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Simon & Schuster rejects employees' call to drop Pence book deal

Simon & Schuster is standing by its two-book deal with former Vice President Pence despite an employee petition against it, the company's president and CEO said in a letter sent to staffers Tuesday.

"As a publisher in this polarized era, we have experienced outrage from both sides of the political divide and from different constituencies and groups," Jonathan Karp wrote in the letter, which was shared with The Hill. 

"But we come to work each day to publish, not cancel, which is the most extreme decision a publisher can make, and one that runs counter to the very core of our mission to publish a diversity of voices and perspectives. We will, therefore, proceed in our publishing agreement with Vice President Mike Pence," Karp added.

Karp did not address when he first knew about the employee petition or how many people had signed it.

A spokesperson for Simon & Schuster declined to comment on the petition, referring questions back to Karp's letter.

Pence could not be reached for comment.

On April 7, the publisher announced it had signed a deal with Pence for two books. The first, his autobiography, is scheduled to be published in 2023.

In explaining the Pence decision, Karp referenced Simon & Schuster's recent decision not to release a book from Jonathan Mattingly, one of the Louisville police officers who shot Breonna Taylor. Simon & Schuster was to distribute the book for independent publisher Post Hill Press.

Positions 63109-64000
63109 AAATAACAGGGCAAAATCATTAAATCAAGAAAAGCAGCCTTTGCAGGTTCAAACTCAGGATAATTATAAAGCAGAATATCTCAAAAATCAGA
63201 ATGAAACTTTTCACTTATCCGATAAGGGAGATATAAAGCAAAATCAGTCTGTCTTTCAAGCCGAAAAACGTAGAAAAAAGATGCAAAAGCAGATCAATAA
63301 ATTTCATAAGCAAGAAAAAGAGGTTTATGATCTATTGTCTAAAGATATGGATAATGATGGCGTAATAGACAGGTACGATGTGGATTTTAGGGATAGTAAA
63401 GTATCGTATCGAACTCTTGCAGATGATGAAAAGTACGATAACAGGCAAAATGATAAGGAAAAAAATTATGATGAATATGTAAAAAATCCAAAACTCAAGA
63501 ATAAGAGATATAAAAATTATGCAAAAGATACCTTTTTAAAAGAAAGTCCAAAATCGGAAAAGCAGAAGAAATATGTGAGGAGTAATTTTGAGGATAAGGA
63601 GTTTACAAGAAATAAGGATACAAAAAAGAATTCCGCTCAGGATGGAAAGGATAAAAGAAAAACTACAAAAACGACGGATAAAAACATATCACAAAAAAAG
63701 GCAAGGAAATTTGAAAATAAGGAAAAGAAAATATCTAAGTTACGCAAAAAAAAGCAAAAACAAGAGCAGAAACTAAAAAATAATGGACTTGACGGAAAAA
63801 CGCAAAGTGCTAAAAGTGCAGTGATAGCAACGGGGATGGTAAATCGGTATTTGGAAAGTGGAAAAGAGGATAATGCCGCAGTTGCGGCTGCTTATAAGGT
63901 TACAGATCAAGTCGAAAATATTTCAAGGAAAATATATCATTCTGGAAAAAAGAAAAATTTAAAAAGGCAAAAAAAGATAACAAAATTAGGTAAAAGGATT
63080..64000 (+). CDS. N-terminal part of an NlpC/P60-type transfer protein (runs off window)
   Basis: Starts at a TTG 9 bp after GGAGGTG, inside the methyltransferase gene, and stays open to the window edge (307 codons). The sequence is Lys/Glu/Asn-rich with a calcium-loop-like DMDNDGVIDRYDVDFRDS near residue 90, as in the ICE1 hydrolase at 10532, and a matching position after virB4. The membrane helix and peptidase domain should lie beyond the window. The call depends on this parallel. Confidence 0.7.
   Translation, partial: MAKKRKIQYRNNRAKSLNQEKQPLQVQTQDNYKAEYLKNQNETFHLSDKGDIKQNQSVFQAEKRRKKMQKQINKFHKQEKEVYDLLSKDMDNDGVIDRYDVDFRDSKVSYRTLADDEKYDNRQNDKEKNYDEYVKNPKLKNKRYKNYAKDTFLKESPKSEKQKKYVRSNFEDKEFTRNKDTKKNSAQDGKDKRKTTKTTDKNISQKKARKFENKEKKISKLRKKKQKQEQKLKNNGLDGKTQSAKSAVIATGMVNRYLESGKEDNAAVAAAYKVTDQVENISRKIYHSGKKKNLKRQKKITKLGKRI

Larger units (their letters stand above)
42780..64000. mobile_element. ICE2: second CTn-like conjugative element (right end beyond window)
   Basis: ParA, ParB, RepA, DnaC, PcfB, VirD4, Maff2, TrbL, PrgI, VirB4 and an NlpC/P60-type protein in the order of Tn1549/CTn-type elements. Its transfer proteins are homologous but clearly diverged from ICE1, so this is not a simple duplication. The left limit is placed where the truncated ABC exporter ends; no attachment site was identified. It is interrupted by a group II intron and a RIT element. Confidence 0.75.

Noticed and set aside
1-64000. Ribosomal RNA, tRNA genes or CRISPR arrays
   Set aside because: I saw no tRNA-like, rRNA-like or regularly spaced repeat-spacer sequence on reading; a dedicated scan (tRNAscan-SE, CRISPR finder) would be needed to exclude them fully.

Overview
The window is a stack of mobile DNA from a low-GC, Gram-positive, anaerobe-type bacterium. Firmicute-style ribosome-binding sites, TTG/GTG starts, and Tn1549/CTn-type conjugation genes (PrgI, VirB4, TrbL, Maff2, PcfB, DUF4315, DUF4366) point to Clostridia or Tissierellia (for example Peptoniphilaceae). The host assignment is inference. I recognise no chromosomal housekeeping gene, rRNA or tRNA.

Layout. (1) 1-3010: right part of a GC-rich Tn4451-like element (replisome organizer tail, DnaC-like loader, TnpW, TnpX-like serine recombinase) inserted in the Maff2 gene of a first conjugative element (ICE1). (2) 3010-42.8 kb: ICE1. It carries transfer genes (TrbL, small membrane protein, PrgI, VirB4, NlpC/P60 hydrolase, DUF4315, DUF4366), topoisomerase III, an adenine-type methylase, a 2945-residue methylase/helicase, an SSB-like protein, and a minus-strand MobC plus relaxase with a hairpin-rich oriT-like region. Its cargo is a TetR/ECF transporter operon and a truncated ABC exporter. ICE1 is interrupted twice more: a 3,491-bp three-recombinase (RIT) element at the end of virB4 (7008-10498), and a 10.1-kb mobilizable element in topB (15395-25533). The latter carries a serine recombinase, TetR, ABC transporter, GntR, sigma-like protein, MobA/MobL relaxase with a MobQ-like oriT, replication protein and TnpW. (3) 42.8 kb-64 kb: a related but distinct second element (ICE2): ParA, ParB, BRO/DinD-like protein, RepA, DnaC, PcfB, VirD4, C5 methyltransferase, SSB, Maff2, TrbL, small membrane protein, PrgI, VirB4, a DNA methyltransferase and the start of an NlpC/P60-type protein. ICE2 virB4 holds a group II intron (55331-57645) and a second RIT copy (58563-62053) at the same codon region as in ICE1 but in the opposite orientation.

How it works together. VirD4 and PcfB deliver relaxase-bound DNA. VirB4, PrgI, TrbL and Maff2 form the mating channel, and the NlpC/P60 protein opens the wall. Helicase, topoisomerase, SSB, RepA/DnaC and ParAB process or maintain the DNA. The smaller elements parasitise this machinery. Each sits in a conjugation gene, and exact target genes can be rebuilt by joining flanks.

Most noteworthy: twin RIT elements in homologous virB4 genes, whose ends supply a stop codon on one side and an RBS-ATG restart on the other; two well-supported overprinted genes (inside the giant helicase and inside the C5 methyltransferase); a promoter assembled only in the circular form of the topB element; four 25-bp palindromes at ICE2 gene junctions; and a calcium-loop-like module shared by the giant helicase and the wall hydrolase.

"That decision was immediate, unprecedented, and responsive to the concerns we heard from you and our authors," Karp wrote. "At the same time, we have contractual obligations and must continue to respect the terms of our agreements with our client publishers."

He then asked employees to maintain perspective about the books the company is publishing and to realize not everyone shares the same opinions about signing controversial authors.

"For those who think some of our titles are a step backward, let's appreciate the many Simon & Schuster books that are taking us two steps forward," Karp wrote. "Let's also acknowledge that we don't agree on which titles are taking us forward and backward! That tension - that push and pull - is a healthy part of the dialectic provided by classically liberal publishing companies."

Simon & Schuster staff are not the first publishing employees to protest recent deals their companies made with high-profile authors. 

In March of last year, Hachette Book Group employees walked off the job to protest the planned publication of Woody Allen's memoir.

And in November, employees at Penguin Random House Canada complained when their company was planning to publish a "Beyond Order: 12 More Rules for Life," the follow-up to the bestseller "12 Rules for Life" written by Canadian psychologist Jordan Peterson.

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